Abilene Reporter News (Newspaper) - October 18, 1954, Abilene, Texas FAIR, MILD Wt)t ¡UbilcTic ^¡Xfpoitet ‘’'WITHOUT OR WITH OFFENSE TO FRIENDS OR FOES WE SKETCH YOUR WORLD EXACTLY AS »T GOES Byron s/ EVENING VOL. LXXIV, NO. 122 Associated Press (AP) ABILENE, TEXAS, MONDAY EVENING, OCTOBER 18, 1954 EIGHTEEN PAGES IN TWO SECTIONS FINAL PRICE DAILY 5c, SUNDAY 10c C-C Turns Down Air Base Housing Project AFTER CONSERVATIVES IN '56 RESCUED FROM ‘HAZEL’—Rescuers drag an unidentified man into a lfieboat as they patrol the flood-swollen Humber River near Toronto, Ontario, after “Hazel,’ hurricane of the season, caused one of the w orst storm disasters in the history of the Canadian province before moving on towa rd Hudson Bay. (NEA) ii 11» i'll« ini miw i iw Canada Hunts New Victims Of Hurricane TORONTO UP—Disaster workers renewed their hunt today through crushed homes and water-filled cellars for victims of the last lethal blow of Hurricane Hazel, known to have killed 57 persons in Canada. Thirty-six others were missing. The death toll for the hurricane in Canada and the United States, with 98 fatalities, rose to 155. As confusion cleared in the flood-stricken Humber River Valley, 28 persons listed as missing were found safe. Most of the 2» had been included in a list of 21 announced at midnight by officials in the Toronto suburb of Etobicoke, where the Humber flood took its heaviest toll. Estimates of the damage from the flood in the Toronto area run as high as 100 million dollars. Hurricane Hazel, the worst storm, in Ontario’s history, struck this it^ea Friday night. Stirred in the Caribbean, it earlier lashed Haiti and then cut a wide swath across the Carolina« and the eastern United States. Most of the deaths In Canada occurred along the Humber River, which flows along Toronto's western outskirts into Lake Ontario. More than 7 inches of rain Friday night turned the river into a raging torrent that trapped victims In homes and automobiles. At one point the river swept across a bend in its course and roared through Etobicoke Township. Nineteen homes were swept away on a single street there. Authorities said last night ghouls were reported searching bodies for jewelry and money in the outlying areas of Woodbridge, Thistle Town and northwest York. Squadrons of police and military guards were rushed to the area. Fifty-three of the dead had been identified last night. All but a few of the known casualties were in the suburbs of Etobicoke. Woodbridge and \Seston, all along the Humber. The city of Toronto proper suffered no casualties. Sandlin Picks SI Advisors For Grass-Roots Control By DAVE CHEVENS AUSTIN WV-The State Demo-, cratic Executive Committee today expanded its statewide organization to push plans for a conservative Texas delegation to the 1956 national presidential convention. In an unprecedented action. Chairman George W. Sandlin of Austin named 31 advisors who will work with the committee in the grass-roots efforts by Gov. Allan Shivers to maintain firm control of party affairs. The advisors included such top today were Howard Hartzog of Port Lavaca, former member of the Legislature; Horace Blalock of Marshall, longtime conservative Democratic leader in East Texas; Howard Carney of Atlanta, former state senator and secretary of state; Charles W. Duke of San An- ‘HAZEL’ WENT TO CHURCH — In Richmond, Va., where she knocked the top off the steeple of 200-year-old Old Trinity Church, modeled after Boston’s Old North Church, whose historic belfry fell under the fury of Hurricane Carol earlier in the season. At left, steeple bends in 100-mile-per-hour-plus blasts. At right, tip of steeple begins its fall to the ground. (NEA) Ohio River Flood Threatens Towns Jury Hearing Testimony on Man's Sanily A sanity hearing for George Thomas Firth, charged with armed robbery, opened in 42nd District Court Monday morning before Judge O. L. Parish of Ballinger. Firth is under indictment for the robbery of R. H. Baber, employe of Sunbeam Super Market, 1682 Pine St.", last Feb. 10. Barber was robbed of $900 in cash while being held at gunpoint. Barber picked Firth out of a police line-up in Fort Worth as the man who robbed him. Bert Ashby, Dallas attorney representing Firth, .placed three witnesses on the stand in an effort to show that the man has been of unsound mind virtually all of his life. Dr, Thomas W. Grice of Fort Worth, who said he is both a medical doctor and a specialist in psychiatry, testified that he examined Firth last Saturday after political figures as Claude Gilmer : tonio; Curtis Douglas of Pampa; Reservoir On Hubbard (reek Asked Construction of 500 Wherry houses on Abilene Air Force Base won’t be sponsored by Abilene Chamber of Commerce, directors voted unanimously Monday morning. The board also decided unanimously to recommend to the City Commission that the city push construction of a huge water reservoir on Hubbard Creek. In the other action of the morning, directors voted that the approximate $2.000 profit the C-C realized from this year’s oil men’s party be placed in a special reserve fund. It will be earmarked for use toward expenses of next year’s party. Decision on the Wherry housing was an endorsement of a recommendation made during the meeting by French Robertson, chairman of the C-C committee on Wherry housing. Assistance Pledged Directors authorized Robertson’s committee to inform the Air Force of the C-C’s decision to keep hands off the construction of the base L A Chapman, 48. former Colo-1 His other activities included Boy j housing The motion stated, how- The "advisors w-ilf help us keep ! rado City Chamber of Commerce ; Scout district commissioner Li- V er, that the C-C “stands ready and Snvder resident, ons Club and Woodmen of the to lend our full assistance to ex- ' Sunday in a World offices, Red Cross fund pedite the letting of a contract drives. Young Democrats and the; for the construction of the houses of Rocksprings, former speaker of the Texas House of Representatives and leader for the Democrats for Eisenhower organization in 1952. Sandlin also announced another brand new gimmick in Texas politics: the committee itself will meet every 90 days between now and May, 1956, when the state, presidential convention will pick delegates to the national convention. Shivers has made it plain that he wants Texas to send a conservative delegation to the national convention to fight for states’ rights— not only for Texas but for all 48 j states. He is making a bid for support in his new states’ rights crusade from every section of the nation. Tom Sealy of Midland, chairman of the Board of Regents of the University of Texas. Also among the advisors were Johnnie Herrington, Palestine; Michael Elliott, Sherman; E. H. Thornton Jr., Galveston: J. Stanley Monroe, Denton; R. H. Coffee, Vernon; L. A. Douglas, San Antonio. Ex-Colorado City C-C Manager Dies in touch with what is going on in the districts. We have selected peo- | pie who have been helpful to us in county and precinct conventions Sandlin said that future meetings of the committee would be held in widely separated parts of the state in order that the committee could keep in close touch with political affairs everywhere in Texas. Today’s meeting of the executive committee was the first since the 100 per cent pro-Shivers group was named at the September 14 Mineral Wells state convention at which Negro Pupils Return to Own School MILFORD, Del .P-Ten Negro pupils, ousted from Milford's all- v\hite high school, today obeyed an order from the Delaware State Board of Education and reported for classes at the all-Negro high school at Georgetown, 16 miles south of here. The state board had ordered them to the William C. Jason School yesterday and arranged for transportation. James Webb, principal of the William C. Jason School, said their enrollment was only on a temporary basis. He said they will go there only until the controversy over attending the all-white school here is m tiled in the courts. MARIETTA, Ohio (JT - Flood | crest of the rain-swollen Ohio River passed this city today, causing little damage. But it swept on downstream threatening other communities after chasing thousands from their homes in Pennsylvania. Ohio and West Virginia. The State Highway Patrol reported at 9 a. m. that the river was stationary here at 37.55 feet, about a foot and a half above flood stage. Water Rising In the Belpre, Ohio, and Parkersburg. W. Va., area. 15 miles downstream from here and 184 miles downstream from Pittsburgh, the water was rising at dams 17-18-19 But the worst of the flood appeared over. The river crested at Wheeling. W. Va., at 44 7 feet yesterday, that city’s biggest flood since March 8, 1945, when the Ohio reached 47.3 feet. The patrol said it did not have to evacuate any families in the Marietta area, although some 25 families had moved out of the low*-lands to higher ground. Merchants in this southeastern Ohio city of 16.000 hoisted stocks from basements to upper floors, and several roads were closed. Some schools along the river were closed because of flooded roads. At Parkersburg, W. Va., the river stood at 36 7 feet this morning. was rising at the rate of a mg, was rising at the rate of a tenth of a foot per hour against a flood stage of 36 feet. At Pomeroy, Ohio, the river was at 38 8 feet, rising a tenth of a foot an hour. At Dam 28 below Huntington, W. Va., the river stood at 38 feet, rising at the rate of 529-enths of a foot an hour against a flood stage of 50 feet. The final flood threat is expected at Dam 22. about midway between here and Huntington. W Va.. where the River is scheduled to crest at 45 feet tomorrow, stage is 44 ft. Flood damage at Wheeling was estimated in the millions by Col. J. L. Person, Ohio River division engineer. More than 400 families left homes in Jefferson, Belmont and Monroe counties in Ohio over the weekend as rain water sent over Pennsylvania mountains by Hurricane Hazel filled the Allegheny and Monongahela rivers. Those rivers form the Ohio at Pittsburgh. The Ohio crest at that point Saturday night was 32,5 feet—more than 5 feet above flood level—but damage reportedly was light. Col. Person credited flood control systems installed above Pittsburgh with saving that city some 80 million dollars. Without these controls the flood would have been one of the greatest in the history of the Ohio, he said. At least four persons were killed by turbulent waters in the Pittsburgh area. There have been no other reports of Ohio River flood casualties. Some 400 persons evacuated homes in Wheeling, Farther downstream, the Wheeling News-Register reported, 2 000 families evacuated. About one fifth of Bellaire. Ohio, was under water, and 60 families left homes there. Clarington, Ohio, an agricultural community of 500 about midway between Wheeling and Marietta, was coverced by 6 feet of water. Some 100 families left their homes. ammeu rirui oaiuiuay noon and found that his -general Shivers nailed down hisrtrtory refleses indicate mental derange- the governor s race byfaking over ment " Dr. Grice termed Firth a : full control of the state party ma- chinery. Sandlin named Earl Rudder of Brady, chairman of the organization committee. Its advisors include Gilmer, Jack Finney of Greenville, and W. R Beaumier of Lufkin. H. H. Coffield of Rockdale was named chairman of the finance committee. Mrs. F. E. Holman of Taylor, chairman of the functions committee, and Elmer Ware Stahl of San Antonio, chairman of the legal committee. Also among the advisors named WANTED A MOTHER NO. 2* “Dying Wife Okays For Mom, Maybe Mate schizophrenic and a victim of dementia praecox. The doctor stated that Firth’s j mother had told him that seven j months before Firth w as born she Flood contracted a disease and had a j difficult time during his birth. Dr. Grice said he has found that a mother’s mental condition before and at the time of a baby’s birth has an effect on the child's mental state. Minister. Wife Testify The Rev. and Mrs. E. L. Dorris of Big Sping testified they have known Firth since babyhood and that they believe him to be of unsound mind. Mrs. Dorris is Firth’s maternal aunt. Mr. and Mrs. Dorris gave similar accounts of Firth’s “unusual and anti-social’’ conduct throughout his life. Both said he was moody and melanchly in childhood and that he has never wanted to associate with other people. They told of his having been in court at about 14 or 15 for taking a pair of rubber boots. In brief questioning of the three witnesses District Attorney Wiley Caffey attempted to show that Firth knows the difference between right and wrong. In answer to his questions Mr. and Mrs. Dor ris said Firth had refused to tell them where he got the boots and that later they learned from of ficers that he had taken them from • warehouse. After a hypothetical question in which Caffey outlined the dr cum stances of the robbery of Baber last February. Dr. Grice answered S that he thought the man "would have had some definite plan in mind” to commit the robbery. If the jury hearing Firth s sanity trial finds him insane he will not be tried on the robbery charge, If the panel returns a verdict that he is sane he will stand trial before and her jury. manager died at 10:30 p.m. Guymon, Okla., hospital. Mr. Chapman had been manager of the Guymon Chamber of Commerce since December, 1952, when he resigned as executive director ot central division ot the U. S. Highway 80 Association. He was the father of C. B. Chapman, 734 Chestnut St., and a brother of Bert Chapman, 818 River-crest Dr. He had been in failing health for about a year and a half. He had been in the hospital at Guymon since suffering a heart attack about a week ago. Funeral for Mr. Chapman will be held at 10 a.m. Tuesday at Guymon, Okla. He was born in a log cabin on a Masonic Lodge. He was an orig-1 Action favoring the multi-citv inal stockholder of the Scurry Hubbard Creek reservoir carried County Rodeo Association. out a recommendation from the Mr Chapman took over the C-C C-C Water Development Commit-manager’s job at Colorado City in ' tee. presented during the meeting May, 1946. and served until De- Co-chairman Howard Mc- eember. 1951. He resigned to be- .\iahon. come executive director the j Earmarking of the oil men’s par-U. S. Highway 80 Association. ty profits for use on the same He served the highway associa- e ‘ vent i n the future came as ap-tion until December. 1952, when he p r oval of a recommendation from resigned to go with the Guymon 1oe Benson. He was chairman of Chamber of Commerce. Besides the son and brother living in Abilene, he is survived by his wife, the former Willie Fay Whitworth; another son, John Chapman, a senior at Texas A&M College: a daughter, Teresa Chapman of the home; his mother. WHAT'S HEWS ON INSIDE PAGES WORLD TODAY— Secretary of Defense Wilson is in politia up ♦o his neck, Poge 5-A. 'MODEL T' CURB—Street curbs go down in a step up fof Abilene. Page IB MURDER TRIAL—Drama-pocked trial of Dr. Sheppard for his wife's murder begins. Poge 7-B. I Trinity County farm, later moving ^ rs r l. Starkey of Bryan; and | to Fisher County and graduating a s j s ter, Mrs. M. T. Reese of Cal- from Rotan High School. j vert. He cotton - farmed for about five ; .........-.......... - ■ years in Fisher County and at one _ _ time ran a suburban store near AbllGVIG MSR 0631611 He moved with his family to Snyder in 1936 where they livedj for 10 years before gomg to Colo- s rado City as Chamber of Commerce manager in 1946. At Snyder he was active in church and civic affairs, serving j as secretary, vice - president and as a director of the Junior Chamber of Commerce. He was also ac-tive in the senior chamber there A Methodist, he was a steward in the Snyder Methodist Church St. for six years and for 25 years had taught a Sunday School class of teen-age boys. He was a member of the church choir. this year’s party. Robertson said his committee was convinced that the ^ C-C shouln’t sponsor the Wherry houses’ construction for three reason: (1) The last session of Congress [so amended the Wherry Housing Act that it is "practically impossible for anyone to make a profit ! out of the construction.” $450.000 Required ; <21 Under the terms of the law, as now written, the cash requirements would be prohibitive for an entity sponsored by Abilene C-C. ¡It would be necessary to raise about $450.000 among Abilene citizens, "and the chance for profit ; would be small.” An Abilene man has reported to t3) Congress has passed a law local police that he was beaten recently amending the original GI and robbed of SIM by three per-! Bill, whereby men still in mili-sons during the weekend at San ’ tary service can get government Angek>. | help on financing to build or buy He is Dee Hutton, 1342 Orange 1 their own homes. Robertson’s committee was auth- Hutton went to Abilene police j orized Monday!U) inve:^aie*wr. headquarters about 4:25 a.m. Mon- al plans which loca j >mr ; day to make his report Police- And Robbed ol $150 By San Angelo Trio Man Admits Seeing Hagler in Ft. Worth men said he was bloody and had a black eye. The man said he met two white elsewhere have used for aiding military men on their bases to build or buy homes. At Lincoln, Nebr,. the C-C created a $25.000 fund which can be used men and a white woman at the , * *^L*the homes frora mi H Wayside Inn m San Angelo bun-. P^ nne l who are unable tc i.a>. They beat him and robbed th*m anywhere else. pan A ngeio aun-, ^ ^ who are unab i e to him and robbed of them anywhere else. At Plattsburgh. N. Y., private citizens have a tentative plan whereby they donate choice lots FORT WORTH ttfc-aA Fort Worth j Worth that afternoon, picked up man today said he was with David j some men as drinking companions Hagler in the late afternoon of the! amJ ej)ded day Hagler said he left here for Oklahoma. Hunt LONDON trt—'The advertisement read “Wanted- mother No. 2. In about 18 months, according to doctors. mother No, 2 might become mother No, I.” Mrs. Kathleen Ford, 42, explained today her husband, Jack, placed the ad in a shop window with her loving approval. Mrs Ford has tuberculosis Doctors giVe her 18 month* to live. And, she said, "before I die 1 vi ant to know there is someone to I take my place as mother—-and perhaps as wife.” While Mrs. Ford lies in a hospital bed, her husband looks after himself in their two-bedroom apartment. Sheila, their 8 * year - old adopted daughter, has to live with foster parents. "It’s not much of a life for either Sheila or Jack,” said Mrs. Ford "Someone has to look after them >1 can’t—to why should I stand in the way of someone taking my place.” Jack, • house deoqrator «aid THE WEATHER Our main thought is for Sheila Before I can have her home I must have someone to look after her while I am at work. “About three weeks ago my wife said 1 ought to find a woman to help In the home. Then a neighbor suggested the advertisement. 1 talked it over with Kathleen and she agreed If 1 could get someone to be a real mother to Sheila l would hope eventually to marry her. “You see,** he said, “I have already cried my tears for my wife,” rs. department or commerce RRATHER RVREAV AHILEN E ANO VICINITY Fair «d nv.ki today. tonuSM tamparatur* txHh day» naar tt. L** *®- "iwOHTH CENTRAL ANO WEST TEXAS: GaiwaUy lair and mtkt thU aftarnoon. *» mjîhi and TursrtUy East ano south central tkxas. Ganara!!? talr and mlkJ thU eight and Tuesday t.aoM* te mode*at# southeaster!’» wind* on Ot* *®*R> TEMPERATI RRS John Smith. 47. told a Star-Telegram reporter that Hagler tried to hire him as a driver on a trip out of town in a station wagon. This was late Saturday afternoon. him of $150. he related. Abilene Police Detective Capt. W. B. McDonald quoted Hutton as saying he wasn't acquainted with ¿"' ser vi ce!n en who want to build the three assailants. He vvas un- j ^ omes on the base, able to furnish police with their j s , >me (>ther places have a pro-up in Southern Okla- names and addresses, McDonald J gram w hereby home sites are do- dumped frora his station said. j nale <j to military personnel, and Hutton told police that the worn- the donors erec t shopping center* an held a revolver on him while | m middle, the two men beat him. The inci- j Abilene and Five other West Tex-dent occurred in San Angelo, he j as C ities — Breckenridge, Albany, said. Anson, Merkel and Trent — are One of the men was about 18 to 5tu dying the feasibility of building 20 years-old, and the other was a huge water reservoir on Hub- homa, wagon and robbed. One of the men he says he picked up was Smith. Hagler says he met Smith and another man in a down- ------- . town bar. Smith, he says, needed Oct. 9, the day Hagler says he left a rj(Je t0 his ho me in Arlington, for Oklahoma. j Hagler offered to drive him there about 32, Hutton said. The wpman Hagler, 36, charged with murder. m - hij§ sUtion wag00> i was 18 to 20, he stated. contends that he got drunk in r ort j <p 0 g e ther with the other man he ........ ' Hagler says he See C-C, Page 3-A, Col. 3 Sun. P. M • 1 *4 as .... St .... «1 .... 7§ .... *7 .... *4 .... al .... f* .... *tf .... #1 Mm. », I V ........ », s .« .. ? « ... .. 4 .» ........ ., $ S« ........ • » ........ ... T:J0 ........ ... ISO ........ ... 9:30 ........ ... M M ..... ... 11'30 ...... 12 .48 ....... • Rarumaiar raaiitu* at I* ■*> »■ ^ w Urlati.» humid tty at 17 » P* ftiih and I'* taniparatura tor a* »mri ^nciad at a 90 »•»■ M and M dafraa* A M 63 « 3» St 3S ES M f* n n Chest Drive Hits $7,264 Community Chest contributions reached $7.264 25 early Monday morning. The total through Saturday had been $6,763 50. The group of solicitators headed by Jim Jennings was still leading in contributions turned in with $1.458. His group is handling architects. contractors, engineers electrieal equipment firms, hardware stores, barber shops and transportation companies. Don Scrivner is chairman and Jerry Morgan co-chairman of the general solicitation division of the Chest drive, Chest goal this year is $110,000, met in the bar. Hagler says drove Smith to Arlington and left him at his home. Then, he says, he and his other drinking partner met a third man in a bar near Grand Prairie. It was this man. paired with the drinking companion from the Fort Worth bar, who robbed and stole the station wagon. Hagler contends. The station wagon was found burning Oct 10. with a charred corpse of a man inside. Smith Monday disputed Hagler’s story on several points. He gave this account: He did not meet Hagler in a bar. “I met him on a street corner— Main and 15th, I believe—while waiting for a red light He struck up a conversation and then said he was looking for a driver. “He said he wanted someone to drive for him on a trip out of town —to several places. He didn’t mention Oklahoma. IF TEST GOOD Free Polio Vaccine May Go to Texans AUSTIN l?*—Plans were announced here today to provide cost-free through the March of Dimes enough Salk vaccine for every first grader and expectant mother in Texas if the vaccine proves effective in protecting against polio. Dr. H A Press of San Francisco, regional medical consultant for the National Foundation for Infantile Paralysis, disclosed the plan Dr. Press said the foundation has contracted to purchase with March of Dimes funds 25,000,000 cubic centimeters of the vaccine for use before the 1955 polio season, if the vaccine is declared effective. With 2,000,000 cubic centimeters on hand from the 1954 tests, the foundation can make available enough of the vaccine to give shots to 9,000.000 individuals, he »aid. * Results of last summer*» tests at a meeting of volunteer leaders 1 are now being studied at the Un.-mapping next January’s March diversity of Michigan Outcome Will Dimes appeal. I be made known next spring.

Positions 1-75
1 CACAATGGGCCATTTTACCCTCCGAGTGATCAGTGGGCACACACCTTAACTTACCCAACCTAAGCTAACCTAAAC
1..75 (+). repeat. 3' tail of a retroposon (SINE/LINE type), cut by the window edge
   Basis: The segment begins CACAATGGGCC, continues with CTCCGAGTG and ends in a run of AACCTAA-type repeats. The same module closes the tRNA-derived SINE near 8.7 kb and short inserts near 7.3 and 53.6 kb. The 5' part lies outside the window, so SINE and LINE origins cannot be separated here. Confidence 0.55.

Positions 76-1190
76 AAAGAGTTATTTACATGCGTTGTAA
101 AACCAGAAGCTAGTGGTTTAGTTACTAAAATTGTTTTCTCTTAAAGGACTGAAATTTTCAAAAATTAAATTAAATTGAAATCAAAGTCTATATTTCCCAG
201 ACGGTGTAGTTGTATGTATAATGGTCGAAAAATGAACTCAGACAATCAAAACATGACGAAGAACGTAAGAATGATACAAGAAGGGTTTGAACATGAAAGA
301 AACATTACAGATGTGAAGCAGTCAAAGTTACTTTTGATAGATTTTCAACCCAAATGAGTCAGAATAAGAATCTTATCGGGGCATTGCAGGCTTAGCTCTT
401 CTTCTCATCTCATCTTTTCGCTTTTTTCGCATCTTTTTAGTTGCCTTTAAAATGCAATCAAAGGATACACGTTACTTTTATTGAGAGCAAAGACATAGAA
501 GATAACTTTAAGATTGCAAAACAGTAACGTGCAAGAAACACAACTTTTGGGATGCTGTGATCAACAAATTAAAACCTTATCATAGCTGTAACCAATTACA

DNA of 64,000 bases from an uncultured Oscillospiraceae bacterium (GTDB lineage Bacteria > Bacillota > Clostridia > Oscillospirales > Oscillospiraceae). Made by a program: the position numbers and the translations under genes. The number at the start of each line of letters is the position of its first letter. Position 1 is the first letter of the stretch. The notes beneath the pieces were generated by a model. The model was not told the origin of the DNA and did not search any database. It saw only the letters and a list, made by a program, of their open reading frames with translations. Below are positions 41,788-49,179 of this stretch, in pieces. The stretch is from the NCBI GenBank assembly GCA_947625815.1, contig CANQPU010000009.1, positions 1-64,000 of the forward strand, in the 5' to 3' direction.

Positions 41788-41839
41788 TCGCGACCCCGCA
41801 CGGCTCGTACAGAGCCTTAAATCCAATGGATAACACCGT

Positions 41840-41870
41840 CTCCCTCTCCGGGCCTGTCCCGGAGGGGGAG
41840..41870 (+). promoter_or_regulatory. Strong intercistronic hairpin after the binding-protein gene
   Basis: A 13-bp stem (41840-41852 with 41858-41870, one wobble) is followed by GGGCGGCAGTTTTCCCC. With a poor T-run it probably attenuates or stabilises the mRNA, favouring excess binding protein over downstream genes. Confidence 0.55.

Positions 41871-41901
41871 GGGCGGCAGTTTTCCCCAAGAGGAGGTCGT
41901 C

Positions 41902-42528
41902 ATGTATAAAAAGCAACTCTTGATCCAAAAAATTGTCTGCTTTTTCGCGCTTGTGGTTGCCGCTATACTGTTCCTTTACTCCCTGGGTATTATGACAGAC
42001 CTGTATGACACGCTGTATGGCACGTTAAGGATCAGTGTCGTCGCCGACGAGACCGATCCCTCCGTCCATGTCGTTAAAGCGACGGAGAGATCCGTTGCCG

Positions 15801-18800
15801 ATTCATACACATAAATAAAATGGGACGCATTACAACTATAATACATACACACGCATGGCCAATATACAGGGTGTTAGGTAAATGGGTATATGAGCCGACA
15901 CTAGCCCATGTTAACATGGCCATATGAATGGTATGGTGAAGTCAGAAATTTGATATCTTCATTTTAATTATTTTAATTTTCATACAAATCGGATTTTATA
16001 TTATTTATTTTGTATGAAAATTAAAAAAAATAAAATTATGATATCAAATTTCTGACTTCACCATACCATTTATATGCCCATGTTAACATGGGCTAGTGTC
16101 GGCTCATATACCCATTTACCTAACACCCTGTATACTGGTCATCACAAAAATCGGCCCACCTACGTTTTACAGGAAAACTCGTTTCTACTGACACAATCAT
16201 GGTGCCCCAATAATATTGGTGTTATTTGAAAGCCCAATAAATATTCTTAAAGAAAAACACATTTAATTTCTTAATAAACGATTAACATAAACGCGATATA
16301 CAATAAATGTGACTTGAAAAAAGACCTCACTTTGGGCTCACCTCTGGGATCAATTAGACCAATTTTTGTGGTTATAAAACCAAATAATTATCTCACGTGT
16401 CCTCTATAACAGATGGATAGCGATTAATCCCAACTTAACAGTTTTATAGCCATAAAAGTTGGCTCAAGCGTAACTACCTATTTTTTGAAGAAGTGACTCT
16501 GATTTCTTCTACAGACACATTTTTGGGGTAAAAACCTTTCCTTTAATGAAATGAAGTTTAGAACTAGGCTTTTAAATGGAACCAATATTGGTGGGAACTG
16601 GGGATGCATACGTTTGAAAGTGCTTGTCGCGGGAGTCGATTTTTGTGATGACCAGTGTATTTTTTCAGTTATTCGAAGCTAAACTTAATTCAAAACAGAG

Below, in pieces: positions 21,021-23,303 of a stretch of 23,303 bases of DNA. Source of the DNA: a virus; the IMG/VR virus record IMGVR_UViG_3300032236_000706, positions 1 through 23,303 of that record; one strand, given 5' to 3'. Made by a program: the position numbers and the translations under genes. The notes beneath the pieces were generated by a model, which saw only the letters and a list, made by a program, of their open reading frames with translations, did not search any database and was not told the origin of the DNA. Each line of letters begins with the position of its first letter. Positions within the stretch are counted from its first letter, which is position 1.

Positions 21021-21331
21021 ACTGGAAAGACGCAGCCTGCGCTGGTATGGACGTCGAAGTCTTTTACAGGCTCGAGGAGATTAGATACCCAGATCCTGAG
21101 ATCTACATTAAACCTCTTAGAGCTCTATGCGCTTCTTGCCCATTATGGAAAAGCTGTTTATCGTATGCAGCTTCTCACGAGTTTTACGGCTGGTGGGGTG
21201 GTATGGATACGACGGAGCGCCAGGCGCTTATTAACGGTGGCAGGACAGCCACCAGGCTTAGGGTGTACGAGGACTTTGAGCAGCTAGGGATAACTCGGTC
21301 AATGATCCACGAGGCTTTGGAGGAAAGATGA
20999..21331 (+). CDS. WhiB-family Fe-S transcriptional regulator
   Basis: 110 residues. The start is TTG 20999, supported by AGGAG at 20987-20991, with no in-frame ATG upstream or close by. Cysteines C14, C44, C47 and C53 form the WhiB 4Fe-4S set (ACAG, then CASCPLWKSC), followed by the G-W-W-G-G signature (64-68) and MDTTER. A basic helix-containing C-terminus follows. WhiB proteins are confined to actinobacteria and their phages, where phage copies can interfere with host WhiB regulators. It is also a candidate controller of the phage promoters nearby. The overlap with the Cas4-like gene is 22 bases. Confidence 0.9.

Once upon a time newspapers were our main source of information. Now those old newspapers are a reliable source for hundreds of years of history and secrets of the past. Now you can search for people, places, and events without the hassle of sorting through mountains of papers!
Newspaper Archive is the world's largest online newspaper database featuring over 130 million newspaper pages. Plus our database expands by one newspaper page per second for a total of around 2.5 million pages per month! The value of your membership grows along with it.
Those looking to find out more about their forefathers can empower their genealogy search with Newspaper Archive. Within our massive database, users can search ancestors' names for news stories and obituaries. We must understand our past to understand our future!
24 hours a day Monday-Saturday
Your full introductory membership payment will be credited toward the cost of full membership any time you choose to upgrade!
"A great research tool. Allows me to view events and gives me incredible insight into the stories of the past." - Charles S.